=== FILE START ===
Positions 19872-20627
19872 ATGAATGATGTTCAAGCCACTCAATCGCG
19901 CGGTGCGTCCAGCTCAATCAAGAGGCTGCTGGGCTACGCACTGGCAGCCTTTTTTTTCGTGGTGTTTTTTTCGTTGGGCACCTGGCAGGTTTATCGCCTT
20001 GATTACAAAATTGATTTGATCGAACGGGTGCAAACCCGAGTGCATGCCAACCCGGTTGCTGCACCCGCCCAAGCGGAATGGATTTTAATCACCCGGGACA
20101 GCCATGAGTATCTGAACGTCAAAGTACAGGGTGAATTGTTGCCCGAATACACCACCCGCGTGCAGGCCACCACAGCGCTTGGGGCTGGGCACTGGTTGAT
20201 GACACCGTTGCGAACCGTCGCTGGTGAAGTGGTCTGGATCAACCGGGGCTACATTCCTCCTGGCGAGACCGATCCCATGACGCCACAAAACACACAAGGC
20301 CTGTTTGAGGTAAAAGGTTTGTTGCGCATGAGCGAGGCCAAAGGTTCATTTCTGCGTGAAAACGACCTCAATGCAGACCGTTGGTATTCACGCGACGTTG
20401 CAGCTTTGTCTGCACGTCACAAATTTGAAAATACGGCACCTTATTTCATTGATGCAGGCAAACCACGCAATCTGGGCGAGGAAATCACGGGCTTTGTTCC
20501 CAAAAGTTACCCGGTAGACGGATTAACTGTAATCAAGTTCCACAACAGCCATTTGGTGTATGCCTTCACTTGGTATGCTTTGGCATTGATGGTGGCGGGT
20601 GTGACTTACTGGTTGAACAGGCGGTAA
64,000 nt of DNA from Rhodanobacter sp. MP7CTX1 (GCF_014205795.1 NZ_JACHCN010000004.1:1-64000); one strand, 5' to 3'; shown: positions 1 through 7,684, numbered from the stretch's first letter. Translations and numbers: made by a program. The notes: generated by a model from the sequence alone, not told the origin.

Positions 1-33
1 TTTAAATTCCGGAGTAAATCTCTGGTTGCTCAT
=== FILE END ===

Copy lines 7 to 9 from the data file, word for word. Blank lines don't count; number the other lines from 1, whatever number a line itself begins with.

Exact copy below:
20301 CTGTTTGAGGTAAAAGGTTTGTTGCGCATGAGCGAGGCCAAAGGTTCATTTCTGCGTGAAAACGACCTCAATGCAGACCGTTGGTATTCACGCGACGTTG
20401 CAGCTTTGTCTGCACGTCACAAATTTGAAAATACGGCACCTTATTTCATTGATGCAGGCAAACCACGCAATCTGGGCGAGGAAATCACGGGCTTTGTTCC
20501 CAAAAGTTACCCGGTAGACGGATTAACTGTAATCAAGTTCCACAACAGCCATTTGGTGTATGCCTTCACTTGGTATGCTTTGGCATTGATGGTGGCGGGT